Two days after Freyer's death, defendant notified her mother that Freyer was pregnant and missing from their apartment. Freyer's mother advised defendant to notify the police, which he did.
Freyer's body was discovered on August 25, 1998, by an individual who was walking in the woods at Bailey Park in Sayreville. The police were notified and subsequently interviewed defendant. At police headquarters, defendant voluntarily provided a tape recorded statement about having reported Freyer missing and said that he had last seen Freyer at 7:00 p.m. on August 24, 1998. Subsequently, the police interviewed defendant's cousin, George Carty. Carty told police he and defendant smoked cocaine everyday from mid to late August 1998. Carty explained that he had moved into defendant's and Freyer's apartment and that on August 23, 1998, at approximately 10:00 p.m., defendant and Freyer had left the apartment. When they left, they were arguing. Carty told police that defendant returned to the apartment at 11:30 p.m. and said that Freyer was at her father's home. Carty never saw Freyer again. Further, Carty told police that when defendant returned to the apartment, he had no bruises or scratches and his clothes were not disheveled.
The police officers who interviewed Carty and defendant compared their statements and noticed a discrepancy with respect to the last time defendant saw Freyer. Defendant was then interviewed again. He was given his Miranda*fn1 warnings and voluntarily waived his rights and gave an oral statement to the police.
In his statement, defendant admitted that he had lied about when he had last seen Freyer. He acknowledged that he and Freyer argued over his drug use and the fact that he had lost his job because of his drug use.
He told police that he and Freyer drove to Bailey Park to talk. He acknowledged that they continued to argue and then Fryer "smacked him with an open hand." He said he "grabbed [Freyer] by the neck" with his open right hand and "threw her backwards, causing her to fall down an embankment."
Defendant further told the police that:
He went down to check on her, and he found she was not breathing. He believed that she was dead at that point. He then indicated that he dragged the body by the arms down the hill further to a wooded area, and he covered her up with a cardboard box that was in the area.
He then indicated that he panicked during the situation. He did not know what else to do with her. He also indicated that Carty was not present during this incident.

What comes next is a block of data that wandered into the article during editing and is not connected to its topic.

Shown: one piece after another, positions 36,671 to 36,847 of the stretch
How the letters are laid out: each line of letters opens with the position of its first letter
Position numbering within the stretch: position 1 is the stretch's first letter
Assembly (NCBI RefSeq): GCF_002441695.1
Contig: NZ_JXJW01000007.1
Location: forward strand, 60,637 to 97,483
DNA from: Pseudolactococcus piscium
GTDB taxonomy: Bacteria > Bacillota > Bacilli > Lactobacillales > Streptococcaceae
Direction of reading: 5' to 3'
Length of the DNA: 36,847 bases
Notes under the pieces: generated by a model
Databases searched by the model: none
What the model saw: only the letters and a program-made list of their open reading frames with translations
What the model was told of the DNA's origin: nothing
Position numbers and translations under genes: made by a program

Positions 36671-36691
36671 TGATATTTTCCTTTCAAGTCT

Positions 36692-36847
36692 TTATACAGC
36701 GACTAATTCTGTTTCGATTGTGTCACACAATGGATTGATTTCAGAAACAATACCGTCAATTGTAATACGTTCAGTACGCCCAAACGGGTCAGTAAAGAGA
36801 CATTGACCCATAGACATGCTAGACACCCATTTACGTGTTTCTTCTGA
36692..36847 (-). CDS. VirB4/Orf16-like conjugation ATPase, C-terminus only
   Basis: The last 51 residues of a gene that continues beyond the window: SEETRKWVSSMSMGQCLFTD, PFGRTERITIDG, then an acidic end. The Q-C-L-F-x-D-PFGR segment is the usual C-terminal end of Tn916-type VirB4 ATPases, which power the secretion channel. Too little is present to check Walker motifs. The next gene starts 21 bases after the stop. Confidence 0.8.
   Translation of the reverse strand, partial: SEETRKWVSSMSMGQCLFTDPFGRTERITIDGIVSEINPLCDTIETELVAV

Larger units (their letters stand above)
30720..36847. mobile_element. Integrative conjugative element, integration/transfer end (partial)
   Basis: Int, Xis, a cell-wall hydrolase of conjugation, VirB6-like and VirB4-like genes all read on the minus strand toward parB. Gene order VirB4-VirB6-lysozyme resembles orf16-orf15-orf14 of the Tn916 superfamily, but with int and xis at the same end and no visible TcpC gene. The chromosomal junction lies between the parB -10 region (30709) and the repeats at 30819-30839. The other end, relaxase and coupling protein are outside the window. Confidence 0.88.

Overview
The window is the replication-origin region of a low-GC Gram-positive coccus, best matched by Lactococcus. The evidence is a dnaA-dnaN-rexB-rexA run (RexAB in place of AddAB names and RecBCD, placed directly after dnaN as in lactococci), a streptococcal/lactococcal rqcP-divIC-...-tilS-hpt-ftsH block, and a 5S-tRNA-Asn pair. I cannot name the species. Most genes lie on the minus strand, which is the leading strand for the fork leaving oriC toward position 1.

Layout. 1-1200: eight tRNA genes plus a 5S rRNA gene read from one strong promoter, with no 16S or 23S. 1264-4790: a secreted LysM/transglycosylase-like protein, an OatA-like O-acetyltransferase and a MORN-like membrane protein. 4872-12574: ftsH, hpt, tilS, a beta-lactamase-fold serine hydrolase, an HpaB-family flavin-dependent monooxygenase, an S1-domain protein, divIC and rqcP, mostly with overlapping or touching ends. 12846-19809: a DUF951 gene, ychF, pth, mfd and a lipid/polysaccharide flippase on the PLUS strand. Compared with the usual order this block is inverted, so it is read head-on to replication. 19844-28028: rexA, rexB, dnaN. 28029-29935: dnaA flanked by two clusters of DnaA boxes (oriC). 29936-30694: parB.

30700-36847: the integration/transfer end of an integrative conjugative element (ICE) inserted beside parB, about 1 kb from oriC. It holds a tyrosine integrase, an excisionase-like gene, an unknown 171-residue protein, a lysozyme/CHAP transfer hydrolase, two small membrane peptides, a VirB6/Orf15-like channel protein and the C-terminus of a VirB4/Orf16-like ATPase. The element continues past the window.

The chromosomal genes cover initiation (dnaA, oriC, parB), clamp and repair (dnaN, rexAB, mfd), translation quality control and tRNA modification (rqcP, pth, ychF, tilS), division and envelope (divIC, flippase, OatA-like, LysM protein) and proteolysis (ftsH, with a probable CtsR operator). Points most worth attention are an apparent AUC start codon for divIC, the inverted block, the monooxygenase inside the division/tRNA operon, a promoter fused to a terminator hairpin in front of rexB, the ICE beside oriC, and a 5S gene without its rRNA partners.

He further indicated that at no time did he seek medical aid for Lora Freyer, and that he did believe that she was dead at that point. He also indicated that he never returned back to the scene.
Defendant admitted to using Freyer's credit cards after her death. After defendant's oral statement, he agreed to provide a tape- recorded statement. He was, again, given his Miranda warnings. In the taped statements, although defendant admitted that he killed Freyer, he said he pushed her by the neck to get her "to stop smacking [him]." He claimed the contact with Freyer's neck was only a couple of seconds, just "to hold her off [him]." He was unable to say whether he grabbed her neck tightly or loosely, but admitted that his hand went around her neck.
Following defendant's arrest, the police confirmed that defendant had used Freyer's credit card four times after her death, withdrawing $760 from her bank account on August 24, and 25, 1998. All of the withdrawals occurred at the same bank.
On August 26, 1998, the police received Freyer's diary from her mother. The diary detailed Freyer's conflicts with defendant over drugs, money, his lack of employment, his absences from the apartment, and his theft of her credit card to withdraw money from her account. On August 19, 1998, Freyer wrote in the diary that because of defendant's actions, she was going to leave him. A letter that Freyer wrote to defendant, but never mailed, was also found in the diary. In the letter she spoke about their problems and her pregnancy and defendant's "need to get a job to help [her]." Certain portions of the diary and the entire letter were admitted into evidence.
The State produced an expert, Jack Titus, M.D., a forensic pathologist, on the cause of Freyer's death. He testified that Freyer died because of "asphyxiation due ...